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Saying hi, new to the forum


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#1 iCamefromEarth OFFLINE  

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Posted Wed Jul 12, 2017 9:46 PM

Hi everybody. Love this forum and thought I might get involved. I found this board pretty quickly after I got my first TI 99/4A this past winter. 

 

I never had any experience with the machine before, I had noticed how easy they are to come by on eBay and originally intended to repurpose one as a Raspberry Pi case. It didn't take long to see what a great community the TI has going for it, so I decided to get a console and use it how it was meant to be. I got hooked right away. Always wanted to get into some classic computing and this was a pretty easy way to get started.

 

At this point I have a silver console, speech synth, program recorder, nanoPEB, FlashROM 99, and F18A.

 

Thanks everyone for making such a cool place and putting out so much information. Looking forward to being here! 



#2 --- Ω --- OFFLINE  

--- Ω ---

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Posted Wed Jul 12, 2017 10:35 PM

Welcome to the forum.  It sounds like you've put together a nice little system already and gotten off to a great start!  It's always nice to find out how people come to the TI... so we have the Raspberry Pi to thank huh?  Nice!

 

Out of curiosity, as a relative new-comer what are your top five programs or games?  I'd be fascinated to find out, considering you've never been influenced by the nostalgia of the past.



#3 arcadeshopper OFFLINE  

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Posted Wed Jul 12, 2017 11:44 PM

welcome!  



#4 RXB OFFLINE  

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Posted Wed Jul 12, 2017 11:50 PM

Yea Welcome!



#5 Ksarul OFFLINE  

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Posted Thu Jul 13, 2017 4:17 AM

Welcome to the fun!



#6 digdugnate OFFLINE  

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Posted Thu Jul 13, 2017 4:56 AM

welcome to the madness!



#7 RickyDean OFFLINE  

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Posted Thu Jul 13, 2017 5:49 AM

Welcome, once your hooked you will never be the same. :grin:



#8 Shift838 OFFLINE  

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Posted Thu Jul 13, 2017 7:28 AM

Welcome to the fold!  It is so easy to get hooked on the TI.  I got my first taste back in 1983 and needless to say i'm still here....It's a great place to be!



#9 matthew180 OFFLINE  

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Posted Thu Jul 13, 2017 2:19 PM

Nice avatar photo.  I spent many hours back in the day typing in the programs from that book.  IIRC, there is an adventure game near the end of the book call "I.T." or something like that.  That was the first time I cheated to solve a game; because I had the code and thus the option to cheat. ;-)  That did not make it easy though, since it was written in such a way that even though you were entering the game code you could not directly tell what was going on (at least the 13-year-old me could not).  I even remember what I did to cheat, so if anyone else types in the game and plays it, I would be very curious to compare notes. :-)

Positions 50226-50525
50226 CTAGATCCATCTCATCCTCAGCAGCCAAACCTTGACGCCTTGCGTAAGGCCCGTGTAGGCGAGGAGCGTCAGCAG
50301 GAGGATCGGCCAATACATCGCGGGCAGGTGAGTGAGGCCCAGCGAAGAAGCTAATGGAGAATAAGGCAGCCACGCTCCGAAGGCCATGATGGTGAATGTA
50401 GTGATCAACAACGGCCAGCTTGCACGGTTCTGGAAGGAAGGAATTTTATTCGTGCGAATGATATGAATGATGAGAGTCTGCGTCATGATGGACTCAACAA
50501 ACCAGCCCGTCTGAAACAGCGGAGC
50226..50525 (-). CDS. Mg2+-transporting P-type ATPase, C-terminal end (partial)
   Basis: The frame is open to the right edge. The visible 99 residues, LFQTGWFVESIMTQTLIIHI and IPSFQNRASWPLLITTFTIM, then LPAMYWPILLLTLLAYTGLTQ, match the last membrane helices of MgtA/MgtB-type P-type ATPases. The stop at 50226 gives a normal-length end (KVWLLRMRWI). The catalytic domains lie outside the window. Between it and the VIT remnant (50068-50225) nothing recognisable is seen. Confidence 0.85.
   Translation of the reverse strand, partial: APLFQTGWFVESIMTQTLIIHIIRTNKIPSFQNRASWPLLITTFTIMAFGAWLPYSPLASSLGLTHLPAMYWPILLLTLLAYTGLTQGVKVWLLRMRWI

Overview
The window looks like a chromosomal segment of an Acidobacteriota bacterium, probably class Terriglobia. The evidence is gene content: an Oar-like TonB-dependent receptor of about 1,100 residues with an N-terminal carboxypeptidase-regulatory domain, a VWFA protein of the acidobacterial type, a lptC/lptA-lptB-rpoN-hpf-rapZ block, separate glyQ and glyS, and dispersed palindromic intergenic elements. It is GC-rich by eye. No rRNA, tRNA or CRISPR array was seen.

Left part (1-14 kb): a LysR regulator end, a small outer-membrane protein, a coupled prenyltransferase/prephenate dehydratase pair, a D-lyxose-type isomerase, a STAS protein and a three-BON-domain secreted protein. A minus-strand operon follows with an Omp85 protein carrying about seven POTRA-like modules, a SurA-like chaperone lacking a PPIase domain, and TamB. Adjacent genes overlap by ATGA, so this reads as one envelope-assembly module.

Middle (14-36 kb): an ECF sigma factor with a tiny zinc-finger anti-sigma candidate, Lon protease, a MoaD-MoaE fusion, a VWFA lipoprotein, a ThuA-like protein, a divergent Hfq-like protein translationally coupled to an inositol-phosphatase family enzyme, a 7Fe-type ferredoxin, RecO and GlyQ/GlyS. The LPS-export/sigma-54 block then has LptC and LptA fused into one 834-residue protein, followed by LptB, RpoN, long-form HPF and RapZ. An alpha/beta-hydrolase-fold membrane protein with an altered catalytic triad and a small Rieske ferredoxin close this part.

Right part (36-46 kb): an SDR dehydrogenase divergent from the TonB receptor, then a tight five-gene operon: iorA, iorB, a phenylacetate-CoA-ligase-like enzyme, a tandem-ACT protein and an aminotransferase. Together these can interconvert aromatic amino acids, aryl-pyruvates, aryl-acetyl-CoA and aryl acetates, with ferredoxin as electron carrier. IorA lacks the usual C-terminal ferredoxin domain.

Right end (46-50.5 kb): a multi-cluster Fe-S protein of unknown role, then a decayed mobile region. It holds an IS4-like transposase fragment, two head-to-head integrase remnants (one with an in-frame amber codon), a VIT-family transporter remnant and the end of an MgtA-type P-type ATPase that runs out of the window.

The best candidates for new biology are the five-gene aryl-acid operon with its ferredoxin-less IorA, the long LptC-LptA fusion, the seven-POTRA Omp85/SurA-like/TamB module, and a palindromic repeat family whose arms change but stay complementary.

Anyway, welcome to the forums!



#10 Opry99er OFFLINE  

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Posted Thu Jul 13, 2017 3:47 PM

Welcome! You're off and running with that setup!!!

#11 iCamefromEarth OFFLINE  

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Posted Thu Jul 13, 2017 7:29 PM

Thank you all for the warm welcome! I am indeed a very newcomer. 

 

*Edit* I didn't quite get how the quotes worked here at first. I'll make it nice next time  ;)

 

Out of curiosity, as a relative new-comer what are your top five programs or games?  I'd be fascinated to find out, considering you've never been influenced by the nostalgia of the past.

 

 

Well, I have to admit I have mostly been playing with games  :grin:  so my top 5 TI natives are:

 

1: Scott Adams Adventure series

2: Munch Man 

3: Ambulance 

4: Treasure Island

5: Parsec

 

From what I've heard That might change after I've had time to actually play Tunnels of Doom.

 

Even though this machine is new to me, I have been nostalgic about revisiting old favorites on the new toy. Burger Time and Donkey Kong are very nice on the TI, and I basically needed a nanoPEB because *INFOCOM*

 

One thing besides gaming I would like to try is some music stuff, I just haven't gotten to it yet. 

 

 

Nice avatar photo.  I spent many hours back in the day typing in the programs from that book.  IIRC, there is an adventure game near the end of the book call "I.T." or something like that.  That was the first time I cheated to solve a game; because I had the code and thus the option to cheat.  ;-)  That did not make it easy though, since it was written in such a way that even though you were entering the game code you could not directly tell what was going on (at least the 13-year-old me could not).  I even remember what I did to cheat, so if anyone else types in the game and plays it, I would be very curious to compare notes. :-)

 

Anyway, welcome to the forums!

 

Thanks! That book is awesome, "Terrific Games for the TI994/A".